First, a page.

In a 7-2 decision, the Supreme Court upheld the Affordable Care Act. State and individual challenges to the ACA were dismissed by the court, noting that they lacked standing to challenge it.
Despite the fact that many states have enacted laws designed to protect consumers in the event of a repeal of the Affordable Care Act, they rely heavily on federal funding. It is unlikely that most states could have maintained Medicaid expansion or affordability provisions for self-purchased health insurance without that funding.
ACA consumer protections are no longer threatened, which might encourage states to push forward with them. Medicaid expansion is one of the most obvious implications of the Affordable Care Act in the 13 states that have not yet accepted federal funds to expand Medicaid eligibility.
Two years of additional federal funding are provided by the American Rescue Plan for states that expand Medicaid in the last two years. As of now, Oklahoma is the only state using that provision, and last year Oklahoma voters approved a ballot measure that called for Medicaid expansion this year.
Even during the global pandemic in 2020 and 2021, the other 13 states rejected Medicaid expansion year after year. Most of them will likely do so as long as their legislatures don’t change. Due to the court’s ruling, state Medicaid expansion programs can now expand without the worry that federal funding might be eliminated, now that the ACA has been upheld yet again.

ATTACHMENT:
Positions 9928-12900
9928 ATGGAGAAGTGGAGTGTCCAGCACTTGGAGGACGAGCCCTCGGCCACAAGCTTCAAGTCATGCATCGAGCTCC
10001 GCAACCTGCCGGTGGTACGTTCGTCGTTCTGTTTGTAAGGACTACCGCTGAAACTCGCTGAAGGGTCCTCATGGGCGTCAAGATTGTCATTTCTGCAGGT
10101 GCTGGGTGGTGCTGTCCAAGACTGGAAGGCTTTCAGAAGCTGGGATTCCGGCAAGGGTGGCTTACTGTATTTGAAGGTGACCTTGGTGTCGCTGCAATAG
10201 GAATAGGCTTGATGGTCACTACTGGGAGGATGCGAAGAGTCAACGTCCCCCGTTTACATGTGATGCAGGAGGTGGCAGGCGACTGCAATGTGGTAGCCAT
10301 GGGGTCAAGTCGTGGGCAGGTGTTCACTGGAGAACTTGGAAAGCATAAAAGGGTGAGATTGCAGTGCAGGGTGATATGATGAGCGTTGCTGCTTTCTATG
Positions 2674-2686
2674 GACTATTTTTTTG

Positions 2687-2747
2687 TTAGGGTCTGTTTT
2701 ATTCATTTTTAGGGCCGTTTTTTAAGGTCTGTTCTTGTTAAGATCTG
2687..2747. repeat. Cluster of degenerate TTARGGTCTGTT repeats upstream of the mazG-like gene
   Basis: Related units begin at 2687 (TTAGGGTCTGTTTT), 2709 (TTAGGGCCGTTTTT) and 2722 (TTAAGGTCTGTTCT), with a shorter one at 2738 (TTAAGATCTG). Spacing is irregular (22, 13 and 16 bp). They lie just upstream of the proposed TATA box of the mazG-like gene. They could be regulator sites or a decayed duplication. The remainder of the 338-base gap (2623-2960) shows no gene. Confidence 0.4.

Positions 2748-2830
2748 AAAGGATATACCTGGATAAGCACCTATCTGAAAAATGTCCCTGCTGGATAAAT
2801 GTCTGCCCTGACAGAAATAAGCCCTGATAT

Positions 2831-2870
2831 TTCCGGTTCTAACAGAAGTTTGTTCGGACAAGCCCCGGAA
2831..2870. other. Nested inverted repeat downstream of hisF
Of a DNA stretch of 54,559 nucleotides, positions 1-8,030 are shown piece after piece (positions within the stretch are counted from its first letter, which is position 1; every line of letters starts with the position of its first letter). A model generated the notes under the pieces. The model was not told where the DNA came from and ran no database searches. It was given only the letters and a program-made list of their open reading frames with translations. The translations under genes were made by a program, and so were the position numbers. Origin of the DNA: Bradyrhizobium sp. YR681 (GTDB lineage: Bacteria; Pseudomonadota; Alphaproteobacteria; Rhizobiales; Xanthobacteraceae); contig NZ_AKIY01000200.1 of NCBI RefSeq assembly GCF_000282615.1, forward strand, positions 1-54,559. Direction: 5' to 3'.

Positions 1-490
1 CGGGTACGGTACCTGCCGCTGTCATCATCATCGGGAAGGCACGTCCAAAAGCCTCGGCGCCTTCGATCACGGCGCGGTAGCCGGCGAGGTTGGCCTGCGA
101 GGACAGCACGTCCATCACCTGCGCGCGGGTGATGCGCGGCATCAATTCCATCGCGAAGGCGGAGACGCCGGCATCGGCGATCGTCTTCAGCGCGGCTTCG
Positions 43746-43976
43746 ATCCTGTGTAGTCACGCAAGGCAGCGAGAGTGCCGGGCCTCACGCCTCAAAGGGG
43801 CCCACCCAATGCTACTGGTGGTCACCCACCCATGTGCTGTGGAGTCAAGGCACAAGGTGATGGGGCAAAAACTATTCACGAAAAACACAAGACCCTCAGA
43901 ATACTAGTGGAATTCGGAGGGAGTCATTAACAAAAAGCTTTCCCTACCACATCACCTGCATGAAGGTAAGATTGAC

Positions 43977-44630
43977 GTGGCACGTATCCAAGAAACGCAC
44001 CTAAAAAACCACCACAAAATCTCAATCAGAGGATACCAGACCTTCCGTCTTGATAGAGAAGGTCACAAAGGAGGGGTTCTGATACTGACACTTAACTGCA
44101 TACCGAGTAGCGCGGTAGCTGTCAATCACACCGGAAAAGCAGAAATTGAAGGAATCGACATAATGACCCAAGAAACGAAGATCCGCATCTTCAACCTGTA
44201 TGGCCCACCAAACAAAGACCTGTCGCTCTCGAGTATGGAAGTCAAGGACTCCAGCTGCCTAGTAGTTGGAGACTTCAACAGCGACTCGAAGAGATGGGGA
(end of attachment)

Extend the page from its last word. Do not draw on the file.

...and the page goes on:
There is also a possibility that more states might use the ACA’s 1332 waiver provisions to implement reinsurance programs. The American Rescue Plan’s subsidy enhancements would also depend on whether they are extended beyond 2022. Those without subsidy who do not qualify for reinsurance get coverage at a lower cost through reinsurance programs. It was a very real problem before the ARP eliminated the subsidies cliff for 2021 and 2022 that households earning over 400% of poverty level were unable to afford housing.
However, this is not currently an issue for those households because they qualify for subsidies if their benchmark plan would otherwise exceed 8.5% of their income. The extension of that provision would benefit very few enrollees and could even harm subsidized enrollees in some areas, since they reduce premium subsidies. We can expect more states to pursue 1332 waivers for reinsurance programs over the next few years if ARP’s subsidy structure is not extended at the federal level.